This weekend, after years of effort, a devoted community of friends and admirers will open the Nick Virgilio Writers House in Camden, at the corner of Broadway and Jasper Street, with two days of poetry and related activities.
The center is a tribute to Virgilio, the "patron saint of haiku," a bohemian eccentric who wrote about the Waterfront South neighborhood, the Vietnam War, and Philadelphia. The house will host programs encouraging literacy for children, especially through poetry, as well as other writing-related activities.
On Saturday, a "Poets Preview Day," a roster of poets will read, including Mariko Kitakubo of Japan, New York haiku master Al Pizzarelli, and poets from Camden and Philadelphia. There will also be house tours and an open mic.
On Sunday, along with films, house tours, another open mic, and poetry readings, Camden Mayor Frank Moran will cut the ceremonial ribbon.
The Rev. Michael Doyle, longtime pastor of Sacred Heart Church in Camden, where Virgilio was a mainstay ("often whispering haiku in people's ear during Mass," according to Doyle), will bless the house. Sunday's program will also include workshops in haiku and origami, a cherry tree planting, refreshments, and activities for kids.
"I'm so grateful that now we have this house dedicated to him," says Doyle, "about 100 feet from where he went to church every Sunday for the last 12 years of his life."
Doyle is also founder of Heart of Camden, the redevelopment organization that played a big role in the development of the writers' house. For years, the Nick Virgilio Haiku Association and others had been in talks with Rutgers University at Camden about founding a writers' house that would be associated with Virgilio.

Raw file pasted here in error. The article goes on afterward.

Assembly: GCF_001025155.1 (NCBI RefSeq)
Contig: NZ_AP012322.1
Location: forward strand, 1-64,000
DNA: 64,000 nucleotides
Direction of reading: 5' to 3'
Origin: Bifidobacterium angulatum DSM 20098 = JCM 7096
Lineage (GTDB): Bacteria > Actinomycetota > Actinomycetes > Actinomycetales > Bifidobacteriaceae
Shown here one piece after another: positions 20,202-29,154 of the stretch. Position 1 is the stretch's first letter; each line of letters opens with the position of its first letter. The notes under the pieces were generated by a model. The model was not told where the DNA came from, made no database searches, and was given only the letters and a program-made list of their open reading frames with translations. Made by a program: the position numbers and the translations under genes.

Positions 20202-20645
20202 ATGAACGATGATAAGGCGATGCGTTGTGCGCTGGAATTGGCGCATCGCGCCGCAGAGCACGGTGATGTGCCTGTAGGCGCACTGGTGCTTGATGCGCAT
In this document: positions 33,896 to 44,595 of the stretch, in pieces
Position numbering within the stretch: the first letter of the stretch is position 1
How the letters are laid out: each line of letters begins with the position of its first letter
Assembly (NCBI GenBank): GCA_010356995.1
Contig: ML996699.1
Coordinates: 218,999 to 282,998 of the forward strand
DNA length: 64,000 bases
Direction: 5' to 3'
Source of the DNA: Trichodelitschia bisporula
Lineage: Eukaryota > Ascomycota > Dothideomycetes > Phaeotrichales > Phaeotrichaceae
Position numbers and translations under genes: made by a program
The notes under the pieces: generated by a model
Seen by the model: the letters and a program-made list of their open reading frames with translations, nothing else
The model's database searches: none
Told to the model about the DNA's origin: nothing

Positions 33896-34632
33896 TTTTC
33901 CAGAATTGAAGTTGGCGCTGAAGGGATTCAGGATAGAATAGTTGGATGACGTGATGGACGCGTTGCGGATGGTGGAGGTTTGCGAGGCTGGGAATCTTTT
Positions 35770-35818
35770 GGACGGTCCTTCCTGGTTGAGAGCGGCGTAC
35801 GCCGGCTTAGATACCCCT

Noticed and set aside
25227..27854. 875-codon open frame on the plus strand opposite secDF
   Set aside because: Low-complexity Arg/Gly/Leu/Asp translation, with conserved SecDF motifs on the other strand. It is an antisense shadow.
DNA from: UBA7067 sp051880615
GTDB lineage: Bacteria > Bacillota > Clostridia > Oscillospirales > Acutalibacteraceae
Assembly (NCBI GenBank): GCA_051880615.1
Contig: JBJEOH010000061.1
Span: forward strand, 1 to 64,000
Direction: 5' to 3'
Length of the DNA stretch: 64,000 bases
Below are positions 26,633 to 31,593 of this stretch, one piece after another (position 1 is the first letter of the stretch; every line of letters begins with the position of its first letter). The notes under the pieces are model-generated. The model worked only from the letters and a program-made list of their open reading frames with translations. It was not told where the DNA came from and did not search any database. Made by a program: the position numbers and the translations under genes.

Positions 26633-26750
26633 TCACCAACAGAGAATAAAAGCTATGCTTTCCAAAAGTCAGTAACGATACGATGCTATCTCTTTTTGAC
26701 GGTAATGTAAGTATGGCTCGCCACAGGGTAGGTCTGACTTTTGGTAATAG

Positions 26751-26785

In the end, the Virgilio group took its own path, and through Heart of Camden, donors such as Campbell Soup Co. and PNC Bank helped it acquire and renovate the house when it became available. Rutgers is still involved, digitizing Virgilio's archives of poetry and papers.
Virgilio (1928-89), a fixture for years on the byways of his beloved Camden, was a man with next to no visible means of support, yet he made himself into a master.
One of his earliest haikus was also one of his best:
out of the water . . .
out of itself
The poem is inscribed on Virgilio's gravestone in Harleigh Cemetery in Camden.
"It's amazing," Doyle says, "that here was a man from Camden, writing on his old standup Remington typewriter beneath a bare bulb, sitting next to the washing machine, and he became one of the finest writers of haiku in English."
Doyle remembers this one, based on a Depression-era memory:
the sack of kittens
sinking in the icy creek,
increases the cold
"It's still breathtaking to think of Nick dying at 60," says poet Kathleen O'Toole. "I think it blew a hole in a lot of hearts. But his spirit and influence were so large. He created a community of people that have made a lot of miracles happen."